Re:So like my oldest (1)

ObsessiveMathsFreak (773371) | about 3 years ago | (#37588494)

No. He's marking the walls to get your attention because you spend too much time posting on Slashdot instead of raising your progeny. Now get back to your guilt trip!

Here's a little more info from the paywalled link (5, Interesting)

ridgecritter (934252) | about 3 years ago | (#37586688)

"Most preschoolers get scolded for writing on walls, but kids living 13,000 years ago were encouraged to scribble, at least in caves. Among the prolific paintings and other art in the 8 kilometer-long Rouffignac cave system in southwestern France are a number of unusual markings known as finger flutings, which are made by people dragging their hands through the soft silt that lines the cave's walls. By analyzing the finger flutings of modern humans, researchers discovered that the ratio of the distance between the three middle fingers indicate that many of the cave artists were very young children, one as young as 2 or 3 years old. The researchers were also able to tell the children's genders from the shape of the fingers. Some of these flutings were too steady for a toddler, suggesting that an adult guided the child's hand while teaching him or her, the researchers will report this weekend at the archaeology of childhood conference in Cambridge, U.K. Since the children's drawings seemed to be concentrated in one chamber, the researchers believe that the alcove may have been a sort of art school. And some of the drawings were high on the walls and on the ceiling, suggesting that the children were lifted."

Very cool. I love how we can open windows onto our ancestors' lives through a bunch of boring measurements of finger tracks on a dusty cave wall.

Re:Here's a little more info from the paywalled li (1)

JustOK (667959) | about 3 years ago | (#37587048)

there's probably pre-historic boogers mixed in.

How long will *your* refrigerator door last? (3, Interesting)

billstewart (78916) | about 3 years ago | (#37587052)

My mom still has one of those plaster castings of a handprint one of us did in kindergarten sitting in one of her cabinets. I'm not sure we know who, unless the teacher wrote our name on the back :-)

Meanwhile, if you ever get another chance to see the movie Cave of Forgotten Dreams [imdb.com] in 3D, absolutely go see it. Werner Herzog took a camera crew into the oldest known painted cave in France for a couple of days, and it really did need to be filmed in 3D.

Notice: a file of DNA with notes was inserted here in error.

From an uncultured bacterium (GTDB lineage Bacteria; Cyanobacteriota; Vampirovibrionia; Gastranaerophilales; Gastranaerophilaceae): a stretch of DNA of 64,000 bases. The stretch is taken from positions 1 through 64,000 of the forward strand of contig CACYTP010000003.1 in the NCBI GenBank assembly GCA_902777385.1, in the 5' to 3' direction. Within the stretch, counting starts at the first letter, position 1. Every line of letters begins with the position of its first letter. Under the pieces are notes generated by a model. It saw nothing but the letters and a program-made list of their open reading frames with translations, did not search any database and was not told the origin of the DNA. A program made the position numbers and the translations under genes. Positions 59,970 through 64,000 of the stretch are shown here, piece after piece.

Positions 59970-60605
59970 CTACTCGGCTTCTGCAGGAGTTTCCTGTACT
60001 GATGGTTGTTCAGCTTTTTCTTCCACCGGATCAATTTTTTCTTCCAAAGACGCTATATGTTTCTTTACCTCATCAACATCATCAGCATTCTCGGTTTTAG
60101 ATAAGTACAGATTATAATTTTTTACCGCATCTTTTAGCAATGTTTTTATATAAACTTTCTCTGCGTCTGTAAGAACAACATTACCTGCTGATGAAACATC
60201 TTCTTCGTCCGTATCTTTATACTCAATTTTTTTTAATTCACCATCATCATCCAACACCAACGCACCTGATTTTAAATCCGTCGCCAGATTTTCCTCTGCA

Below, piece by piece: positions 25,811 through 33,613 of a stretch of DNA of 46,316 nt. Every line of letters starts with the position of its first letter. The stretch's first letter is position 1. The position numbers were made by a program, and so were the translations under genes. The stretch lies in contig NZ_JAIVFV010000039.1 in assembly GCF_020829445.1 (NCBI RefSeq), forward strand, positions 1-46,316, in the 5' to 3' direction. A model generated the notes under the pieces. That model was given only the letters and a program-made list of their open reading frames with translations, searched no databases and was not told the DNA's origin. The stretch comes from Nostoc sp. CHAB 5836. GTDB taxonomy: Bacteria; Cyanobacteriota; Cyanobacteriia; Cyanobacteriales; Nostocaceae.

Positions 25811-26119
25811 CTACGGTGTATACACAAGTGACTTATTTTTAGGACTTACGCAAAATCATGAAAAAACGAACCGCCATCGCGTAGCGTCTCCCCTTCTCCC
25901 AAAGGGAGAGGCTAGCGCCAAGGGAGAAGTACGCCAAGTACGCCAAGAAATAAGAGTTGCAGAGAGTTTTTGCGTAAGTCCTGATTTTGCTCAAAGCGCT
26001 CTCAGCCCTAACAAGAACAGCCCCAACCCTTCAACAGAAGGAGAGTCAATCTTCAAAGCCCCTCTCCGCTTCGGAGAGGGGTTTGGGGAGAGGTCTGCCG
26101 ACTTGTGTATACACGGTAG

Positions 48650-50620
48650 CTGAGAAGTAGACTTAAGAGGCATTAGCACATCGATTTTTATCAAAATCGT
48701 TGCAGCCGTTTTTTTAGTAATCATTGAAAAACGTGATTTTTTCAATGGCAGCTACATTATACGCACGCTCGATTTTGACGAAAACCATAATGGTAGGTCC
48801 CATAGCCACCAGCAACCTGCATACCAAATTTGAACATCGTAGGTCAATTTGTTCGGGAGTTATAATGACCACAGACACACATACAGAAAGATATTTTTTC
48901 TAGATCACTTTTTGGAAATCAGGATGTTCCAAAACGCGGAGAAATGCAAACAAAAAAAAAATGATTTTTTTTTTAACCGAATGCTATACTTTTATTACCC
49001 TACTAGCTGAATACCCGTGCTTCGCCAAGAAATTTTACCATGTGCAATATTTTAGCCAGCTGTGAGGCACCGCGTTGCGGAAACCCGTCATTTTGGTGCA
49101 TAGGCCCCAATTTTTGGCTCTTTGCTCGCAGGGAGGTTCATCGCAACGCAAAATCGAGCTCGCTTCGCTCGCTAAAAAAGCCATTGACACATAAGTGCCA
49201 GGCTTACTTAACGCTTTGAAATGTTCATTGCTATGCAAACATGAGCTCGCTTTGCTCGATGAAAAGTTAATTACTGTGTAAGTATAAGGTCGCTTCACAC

Re:How long will *your* refrigerator door last? (0)

Anonymous Coward | about 3 years ago | (#37587216)

I agree about Cave of Forgotten Dreams, see it in theatres before it's too late. I was fortunate enough to catch it in a limited run in Montreal before it disappeared forever.

But some of the video work is wonky (some shots required using consumer-level cameras which ended up with some grainy and pain-inducing 3d sequences), and some 2d shots in the cave were converted to 3d for no apparent reason.

That's the negatives that noone have mentioned though, look at the positive reviews, it's a masterpiece of weirdness to, at least in some small way, shake up our modern bland sensibilities.

Re:How long will *your* refrigerator door last? (1)

RockDoctor (15477) | about 3 years ago | (#37596966)

Meanwhile, if you ever get another chance to see the movie Cave of Forgotten Dreams in 3D,

Unfortunately the only cinema within 300 miles that showed it ... doesn't have any 3D facilities. There's a possibility that it'll appear at the local Imax theatre one day (though the cave would not permit the entry of Imax cameras), which would be worth the 400-mile round trip to see it. I'd have to get the bus though - I doubt that I'd want to drive with the post-3D headache.

But, having seen the 2D version ... I think it'd be worth the effort to see it in 3D. It's the only film I've said that about.